On the personal side Mike indicated the following: "As for my personal life, I got married on November 2nd, 2001, and I am looking forward to spending the holidays with my wife and family”. I miss being in school for sure, and can only hope to convince my younger brother who is a senior in high school to go to the University of Scranton next year. I am always available to come speak or make any possible contacts for anyone from the University of Scranton. If I can help anyone with anything, please contact me.
While at the University, Mike performed an internship in the Environmental Chemistry Division, of American Cyanamid, in Princeton, NJ.
Michelle Ferri Wheeler
Delaware County Conservation District
Shortly after graduating from the University, she began working at the Delaware County Conservation District in Media, PA as a district technician. The Conservation District is delegated to administer the Chapter 102 program on behalf of the PA DEP. The 102 program aims to control sediment pollution from earth disturbance activities. One of her tasks it to review National Pollutant Discharge Elimination System (NPDES) Permits for Stormwater Discharges from Construction Activities. She also conducts field inspections at construction sites to make sure they are following their plans to implement erosion and sedimentation controls so that sediment pollution to the waterways is minimal during precipitation events.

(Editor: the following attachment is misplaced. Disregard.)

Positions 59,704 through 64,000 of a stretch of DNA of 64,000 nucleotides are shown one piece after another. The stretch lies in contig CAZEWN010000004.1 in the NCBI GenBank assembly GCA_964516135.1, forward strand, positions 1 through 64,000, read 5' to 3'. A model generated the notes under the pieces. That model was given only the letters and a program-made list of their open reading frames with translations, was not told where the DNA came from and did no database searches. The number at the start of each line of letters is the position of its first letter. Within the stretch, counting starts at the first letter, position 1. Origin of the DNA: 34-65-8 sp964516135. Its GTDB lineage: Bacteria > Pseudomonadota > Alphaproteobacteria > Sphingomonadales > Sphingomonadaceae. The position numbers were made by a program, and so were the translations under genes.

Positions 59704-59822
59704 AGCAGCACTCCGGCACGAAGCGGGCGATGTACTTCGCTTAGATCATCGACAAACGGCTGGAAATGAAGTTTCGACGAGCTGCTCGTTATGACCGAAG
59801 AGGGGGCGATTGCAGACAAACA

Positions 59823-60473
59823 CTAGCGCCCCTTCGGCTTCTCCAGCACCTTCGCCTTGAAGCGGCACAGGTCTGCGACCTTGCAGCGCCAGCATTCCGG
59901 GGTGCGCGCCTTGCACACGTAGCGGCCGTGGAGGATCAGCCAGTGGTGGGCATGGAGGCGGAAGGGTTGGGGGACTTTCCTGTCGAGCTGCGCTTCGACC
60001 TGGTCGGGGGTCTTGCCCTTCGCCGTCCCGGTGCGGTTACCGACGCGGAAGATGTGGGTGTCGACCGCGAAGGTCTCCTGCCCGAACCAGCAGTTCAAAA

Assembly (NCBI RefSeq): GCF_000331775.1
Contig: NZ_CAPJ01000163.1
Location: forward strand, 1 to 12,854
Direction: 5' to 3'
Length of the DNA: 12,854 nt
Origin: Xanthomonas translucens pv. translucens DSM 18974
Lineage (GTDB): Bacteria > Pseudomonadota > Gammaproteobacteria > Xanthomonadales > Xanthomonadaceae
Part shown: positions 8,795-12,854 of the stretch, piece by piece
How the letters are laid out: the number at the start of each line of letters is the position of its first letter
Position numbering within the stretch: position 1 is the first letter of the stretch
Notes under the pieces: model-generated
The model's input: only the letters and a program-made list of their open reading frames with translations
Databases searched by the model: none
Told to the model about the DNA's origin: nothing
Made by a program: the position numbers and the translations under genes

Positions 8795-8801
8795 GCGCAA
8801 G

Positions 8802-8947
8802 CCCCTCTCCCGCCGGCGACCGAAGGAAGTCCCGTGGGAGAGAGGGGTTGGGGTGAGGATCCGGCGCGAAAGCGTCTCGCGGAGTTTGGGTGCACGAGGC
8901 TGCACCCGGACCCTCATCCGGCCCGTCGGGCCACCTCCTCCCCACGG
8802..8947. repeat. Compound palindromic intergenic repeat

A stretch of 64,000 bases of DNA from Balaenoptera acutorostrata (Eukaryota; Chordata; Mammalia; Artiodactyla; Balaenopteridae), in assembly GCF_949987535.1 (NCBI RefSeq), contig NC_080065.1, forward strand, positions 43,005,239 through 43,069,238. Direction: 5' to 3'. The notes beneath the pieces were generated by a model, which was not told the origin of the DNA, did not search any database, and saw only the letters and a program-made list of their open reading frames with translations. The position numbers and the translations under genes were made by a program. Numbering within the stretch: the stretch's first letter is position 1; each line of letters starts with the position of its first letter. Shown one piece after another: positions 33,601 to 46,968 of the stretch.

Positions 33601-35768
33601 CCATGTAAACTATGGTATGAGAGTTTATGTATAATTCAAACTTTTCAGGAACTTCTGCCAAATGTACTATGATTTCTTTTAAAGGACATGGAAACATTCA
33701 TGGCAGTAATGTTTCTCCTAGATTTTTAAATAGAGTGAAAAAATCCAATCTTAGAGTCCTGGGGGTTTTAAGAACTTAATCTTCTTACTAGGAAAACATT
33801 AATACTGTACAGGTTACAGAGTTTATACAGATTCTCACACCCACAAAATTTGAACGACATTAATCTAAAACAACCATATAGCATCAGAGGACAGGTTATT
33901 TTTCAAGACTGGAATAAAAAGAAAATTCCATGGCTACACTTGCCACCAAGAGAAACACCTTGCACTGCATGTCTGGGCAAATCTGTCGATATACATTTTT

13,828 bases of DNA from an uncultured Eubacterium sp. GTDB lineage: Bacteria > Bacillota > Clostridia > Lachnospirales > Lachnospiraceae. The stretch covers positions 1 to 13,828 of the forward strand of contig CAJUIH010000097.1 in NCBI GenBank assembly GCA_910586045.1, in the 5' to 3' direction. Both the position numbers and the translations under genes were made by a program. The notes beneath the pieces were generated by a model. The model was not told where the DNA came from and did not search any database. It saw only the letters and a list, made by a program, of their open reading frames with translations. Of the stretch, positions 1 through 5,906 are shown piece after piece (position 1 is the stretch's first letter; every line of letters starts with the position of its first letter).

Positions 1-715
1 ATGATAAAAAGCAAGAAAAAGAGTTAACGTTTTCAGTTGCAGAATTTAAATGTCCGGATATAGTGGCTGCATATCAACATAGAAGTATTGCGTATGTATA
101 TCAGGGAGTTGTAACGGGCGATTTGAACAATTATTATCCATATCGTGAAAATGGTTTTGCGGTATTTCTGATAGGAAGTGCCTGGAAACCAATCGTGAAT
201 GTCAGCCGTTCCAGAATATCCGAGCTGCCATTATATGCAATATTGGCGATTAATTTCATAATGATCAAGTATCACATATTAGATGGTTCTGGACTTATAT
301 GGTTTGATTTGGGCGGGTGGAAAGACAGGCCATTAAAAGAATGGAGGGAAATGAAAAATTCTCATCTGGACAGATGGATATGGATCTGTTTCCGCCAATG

Before her senior year at the University she performed her internship at the U.S. Environmental Protection Agency's (EPA) Region 3 office in Philadelphia. She worked in the Water Protection Division. One of the tasks she was assigned was to compile listings of Total Maximum Daily Loads (TMDLs) for creeks in Pennsylvania. While at the EPA, she had the opportunity to participate in various wetland training courses.
Melanie Foy Buckler
Chemical Hygiene Program Manager
Children's Hospital of Philadelphia
Bryn Mawr, PA
After leaving Scranton, Melanie worked as an Environmental Chemist for the Safety Kleen Corporation for several years. Upon learning that the site was closing, she took the opportunity to leave the lab and started working as a recruiter within the life sciences. She advanced within life sciences recruiting and worked in several different organizations, eventually ending up as a Team Lead with Children's Hospital of Philadelphia. During this time, she completed her MBA at Villanova University as well as a Project Management course with the same institution.
While at CHOP, she worked closely with the Office of Research Safety while recruiting for a number of their roles. When the Chemical Hygiene Program Manager role opened within their group, she jumped at the opportunity to return to the EHS field. As of May 20115, Melanie has been working in this role for 3 years and she is responsible for the management of the Research Institute's Chemical Hygiene safety program-vendor management, program and SOP development and revision, liaison with labs, lab managers and Principal Investigators, and training-lots of training.